The Devil is in the Details: Deep Sequencing of Viral Populations for Insight into Virus Evolution and Emergence
Topical Category: Viral Agents (A)

It is well established that minor variants in intra-host viral populations supply a mechanism for resistance to therapeutics. However the role of viral quasispecies in cross species transmission and emergence is just now being explored. Studies have shown that a change in viral phenotype is not always accompanied by a change in the viral consensus sequence, and that ultra rare variants present in one species may provide opportunities for rapid adaptation to a new host species. This session would examine how new deep sequencing technology provides opportunities for understanding virus evolution and emergence.



BWAs in the Environment
Topical Category: Bacterial Agents (B)

Typically, studies into the biology of biowarfare agents (BWAs) are undertaken in pure culture in the laboratory, or in animal infection models. However, this does not represent how microbes exist in the environment. In order to understand the consequences of a release, we need to understand whether BWAs would persist in the environment, where and how they would persist, and how they could be inactivated to make the environment safe again. This requires imaginative solutions to allow the safe study of dangerous pathogens in complex environments, more closely representing the environment. This is the context in which your presentation will fit.


Clinically Relevant Transmission of Microbes by Aerosols
Topical Category:  Viral Agents (A)

Many biothreat agents and emerging infectious diseases are transmitted via aerosols.  This session will cover the technology of experimental aerosol transmission, a comparison of experimental aerosol and parenteral delivery of agents, and several agent-specific examples of aerosol transmission.


Coronaviruses: Molecular Biology and Pathogenesis
Topical Category:  Viral Agents (A)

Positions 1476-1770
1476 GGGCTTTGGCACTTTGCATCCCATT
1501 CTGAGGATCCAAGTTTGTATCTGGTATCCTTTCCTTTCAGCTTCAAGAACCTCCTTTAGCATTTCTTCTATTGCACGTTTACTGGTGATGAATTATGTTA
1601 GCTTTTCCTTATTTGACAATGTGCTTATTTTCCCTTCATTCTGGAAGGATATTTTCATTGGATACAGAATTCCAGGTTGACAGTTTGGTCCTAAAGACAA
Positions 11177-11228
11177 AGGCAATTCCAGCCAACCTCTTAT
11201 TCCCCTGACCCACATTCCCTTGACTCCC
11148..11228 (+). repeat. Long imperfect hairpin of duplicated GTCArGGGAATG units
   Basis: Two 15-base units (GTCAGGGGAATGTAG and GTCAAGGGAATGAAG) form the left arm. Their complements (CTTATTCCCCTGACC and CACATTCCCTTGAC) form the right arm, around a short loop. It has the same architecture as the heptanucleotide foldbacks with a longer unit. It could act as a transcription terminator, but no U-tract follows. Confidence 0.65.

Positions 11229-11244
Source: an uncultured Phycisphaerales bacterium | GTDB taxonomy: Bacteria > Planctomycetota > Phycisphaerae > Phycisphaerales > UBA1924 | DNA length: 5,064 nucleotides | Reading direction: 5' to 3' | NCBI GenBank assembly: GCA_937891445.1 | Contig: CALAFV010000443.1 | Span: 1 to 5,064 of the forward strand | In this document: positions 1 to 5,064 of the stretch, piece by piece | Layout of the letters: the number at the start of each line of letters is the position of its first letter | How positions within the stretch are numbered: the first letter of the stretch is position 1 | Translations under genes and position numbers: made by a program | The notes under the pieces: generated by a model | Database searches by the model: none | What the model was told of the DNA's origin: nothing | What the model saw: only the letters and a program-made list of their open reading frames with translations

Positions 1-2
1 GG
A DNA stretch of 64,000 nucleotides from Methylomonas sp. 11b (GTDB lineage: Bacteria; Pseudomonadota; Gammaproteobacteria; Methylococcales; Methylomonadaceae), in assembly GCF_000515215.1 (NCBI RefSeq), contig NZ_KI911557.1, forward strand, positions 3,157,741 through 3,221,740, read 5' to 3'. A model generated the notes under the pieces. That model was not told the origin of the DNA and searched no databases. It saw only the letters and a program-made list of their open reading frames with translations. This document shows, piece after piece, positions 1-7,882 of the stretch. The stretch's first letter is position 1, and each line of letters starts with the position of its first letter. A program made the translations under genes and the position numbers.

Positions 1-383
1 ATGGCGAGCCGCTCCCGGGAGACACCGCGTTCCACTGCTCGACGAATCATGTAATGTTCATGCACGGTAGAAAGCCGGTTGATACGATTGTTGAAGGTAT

The coronaviruses SARS and MERS are modern examples of newly emerging infectious diseases that have had a worldwide impact.  The speakers in this session will cover a variety of topics from molecular biology of coronaviruses, animal model development, and the development of antivirals to MERS.


Current Trends in Melioidosis and Glanders Vaccine Development
Topical Categories: Vaccines (H)

Burkholderia pseudomallei  and  Burkholderia mallei are CDC Tier 1 select agents that cause melioidosis and glanders, respectively. These facultative intracellular, gram-negative pathogens are highly infectious via the respiratory route, and can cause severe, debilitating and often fatal diseases in humans and animals. Treatment of these diseases can be challenging and even with appropriate chemotherapeutic intervention, mortality rates are unacceptably high. At present, there are no human or veterinary vaccines available for immunization against melioidosis or glanders. Due to the potential misuse of B. pseudomallei  and B. mallei as agents of biological warfare and terrorism, as well as their impact on public health in endemic regions, there is significant interest in developing effective vaccines to combat disease caused by these organisms. This session will highlight some of the state of the art research aimed at the development of effective melioidosis and glanders vaccines.


Development of Point of Care Diagnostics for Biodefense and Emerging Infectious Disease Needs
Topical Categories: Diagnostics (D)